The fourth Environmental Film Series co-hosted by CFAES’s School of Environment and Natural Resources wraps up at 7 p.m. Monday, Nov. 26, with a screening of “3 MPH.” The film, its website says, follows a half dozen friends from Canada to Mexico “on an incredible 3,000-mile six-month thruhike.” One of those friends is Eddie Boyd of Columbus, who has finished the “triple crown” of hiking — the Appalachian, Pacific Crest and Continental Divide trails — and who will be present for the evening.
Outdoor recreation represents a “major service by which the public identifies with and better understands natural resources,” a 2013 U.S. Forest Service report says, “even to the extent that it can foster environmental stewardship.” (Photo: iStock.)
Go to the Progressive Mid-America Boat Show in Cleveland on Monday, Jan. 19, and — in addition to seeing some 400 new boats and learning more about Lake Erie from Ohio Sea Grant experts — you’ll support student scholarships at Ohio State’s Stone Lab. Here’s how.
Ohio has great potential for outdoor recreation and the good that can come from it. So says CFAES’s David Hanselmann, coordinator of the Environmental Professionals Network. On Dec. 9, the network will host a program on tapping and growing that potential, and you’re invited to attend. Read more. (Photo: iStock.)
December’s monthly breakfast program by the Environmental Professionals Network will look at how to increase recreation access for central Ohioans, especially kids. John O’Meara, executive director of the Columbus and Franklin County Metro Parks and an alumnus of CFAES’s School of Environment and Natural Resources (SENR), will discuss outdoor recreation trends and the park’s strategic plans; and students from SENR and Ohio State’s Fisher College of Business will give a presentation on a proposed “Discovery Center for Outdoor Recreation and Education.” It’s Dec. 10 in Columbus. Details.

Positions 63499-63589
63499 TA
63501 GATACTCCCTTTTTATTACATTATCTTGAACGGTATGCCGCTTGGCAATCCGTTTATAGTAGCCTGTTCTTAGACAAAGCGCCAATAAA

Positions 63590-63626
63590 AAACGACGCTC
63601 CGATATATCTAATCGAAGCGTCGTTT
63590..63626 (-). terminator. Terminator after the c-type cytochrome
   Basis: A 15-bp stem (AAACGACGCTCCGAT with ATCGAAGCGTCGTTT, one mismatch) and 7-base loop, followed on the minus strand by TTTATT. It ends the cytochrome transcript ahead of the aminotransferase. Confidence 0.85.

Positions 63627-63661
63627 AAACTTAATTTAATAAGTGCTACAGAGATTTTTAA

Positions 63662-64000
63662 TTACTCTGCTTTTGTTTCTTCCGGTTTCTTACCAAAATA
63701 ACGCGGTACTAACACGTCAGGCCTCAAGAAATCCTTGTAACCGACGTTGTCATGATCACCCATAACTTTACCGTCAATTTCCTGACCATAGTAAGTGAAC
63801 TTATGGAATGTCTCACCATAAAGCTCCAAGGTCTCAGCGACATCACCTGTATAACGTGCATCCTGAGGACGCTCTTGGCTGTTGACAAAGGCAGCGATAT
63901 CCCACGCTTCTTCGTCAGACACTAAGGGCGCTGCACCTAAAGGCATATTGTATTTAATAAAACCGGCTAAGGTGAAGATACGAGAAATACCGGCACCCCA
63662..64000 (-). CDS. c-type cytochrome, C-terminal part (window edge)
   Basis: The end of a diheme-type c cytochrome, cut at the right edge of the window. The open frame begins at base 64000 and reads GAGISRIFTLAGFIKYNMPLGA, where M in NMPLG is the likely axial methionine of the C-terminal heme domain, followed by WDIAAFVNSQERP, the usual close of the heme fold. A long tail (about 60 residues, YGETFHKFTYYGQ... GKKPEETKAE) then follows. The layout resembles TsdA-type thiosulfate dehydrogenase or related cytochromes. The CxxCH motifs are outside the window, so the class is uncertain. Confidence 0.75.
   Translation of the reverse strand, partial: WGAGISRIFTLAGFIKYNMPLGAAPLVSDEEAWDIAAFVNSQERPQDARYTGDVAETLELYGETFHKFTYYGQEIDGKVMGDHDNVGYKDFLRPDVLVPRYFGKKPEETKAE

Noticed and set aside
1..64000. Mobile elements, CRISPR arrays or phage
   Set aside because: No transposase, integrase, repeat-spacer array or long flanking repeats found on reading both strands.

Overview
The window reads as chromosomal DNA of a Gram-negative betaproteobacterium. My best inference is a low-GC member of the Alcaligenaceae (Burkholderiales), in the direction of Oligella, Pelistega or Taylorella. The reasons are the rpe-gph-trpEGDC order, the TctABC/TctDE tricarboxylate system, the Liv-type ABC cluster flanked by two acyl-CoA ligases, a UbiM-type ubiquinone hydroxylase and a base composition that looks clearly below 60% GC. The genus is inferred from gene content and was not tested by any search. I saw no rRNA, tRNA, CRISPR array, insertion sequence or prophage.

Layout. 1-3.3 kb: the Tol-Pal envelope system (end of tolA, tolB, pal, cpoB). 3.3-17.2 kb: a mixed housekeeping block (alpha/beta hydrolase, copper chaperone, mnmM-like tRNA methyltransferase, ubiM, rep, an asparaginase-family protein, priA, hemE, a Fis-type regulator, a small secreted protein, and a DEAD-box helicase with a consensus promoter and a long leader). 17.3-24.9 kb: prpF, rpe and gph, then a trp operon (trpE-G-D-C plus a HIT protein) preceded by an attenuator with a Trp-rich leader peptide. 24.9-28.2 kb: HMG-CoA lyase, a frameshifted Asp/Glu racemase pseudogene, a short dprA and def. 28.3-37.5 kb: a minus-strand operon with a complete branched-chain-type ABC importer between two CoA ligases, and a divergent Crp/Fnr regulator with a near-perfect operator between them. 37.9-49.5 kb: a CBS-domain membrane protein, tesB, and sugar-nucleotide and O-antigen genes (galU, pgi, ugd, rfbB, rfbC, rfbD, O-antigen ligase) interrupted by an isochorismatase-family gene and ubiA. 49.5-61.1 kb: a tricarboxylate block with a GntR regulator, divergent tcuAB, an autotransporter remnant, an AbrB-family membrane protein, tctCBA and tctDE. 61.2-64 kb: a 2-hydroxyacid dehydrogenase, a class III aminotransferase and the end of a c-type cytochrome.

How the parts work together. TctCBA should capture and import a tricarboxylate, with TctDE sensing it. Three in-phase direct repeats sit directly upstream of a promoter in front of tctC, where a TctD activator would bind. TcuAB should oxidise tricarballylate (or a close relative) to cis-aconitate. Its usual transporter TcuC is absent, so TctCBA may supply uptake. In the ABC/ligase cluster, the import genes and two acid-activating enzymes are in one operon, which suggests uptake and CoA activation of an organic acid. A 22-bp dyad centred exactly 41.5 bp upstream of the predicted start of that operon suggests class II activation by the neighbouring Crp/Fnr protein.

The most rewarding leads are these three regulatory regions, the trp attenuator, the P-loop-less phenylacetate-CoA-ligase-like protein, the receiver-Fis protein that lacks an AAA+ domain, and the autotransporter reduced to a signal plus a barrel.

Attention, all birders: Are you sick of your birding being interrupted by bikers screaming “To your left!”? Do you wish you had a place to go birding without someone scaring all the birds away? Do you want to walk 10 feet without seeing litter? If you answered yes to all these questions, you’ll like what you’re about to hear.
Following completion of the 5th Avenue dam removal project, wetland restoration along the Olentangy River on Ohio State’s campus will take place in the next five years. Along with this restoration, a plan for a boardwalk through the wetland could be put into action.
Now you’re probably asking, “How can a boardwalk help birders?” A boardwalk would mean birders wouldn’t have to fear bikers (who are part of a greener Ohio State too). It would provide a better, safer, litter- and debris-free place to walk and watch birds from. And it would protect the restored wetland’s plant life (which faces its own challenges: click here and here).
The restored wetland will attract more birds, which in turn will attract more birders. Providing a boardwalk for them and for other visitors could lead to a new Ohio State tradition, one where nature and outdoor recreation (not just birding but fishing, etc.) are a large part of the campus and surrounding community (whose involvement is key to the river’s restoration).
So if you want to optimize your birding experience, and the campus experience overall, put your support toward Ohio State building a boardwalk along the Olentangy River.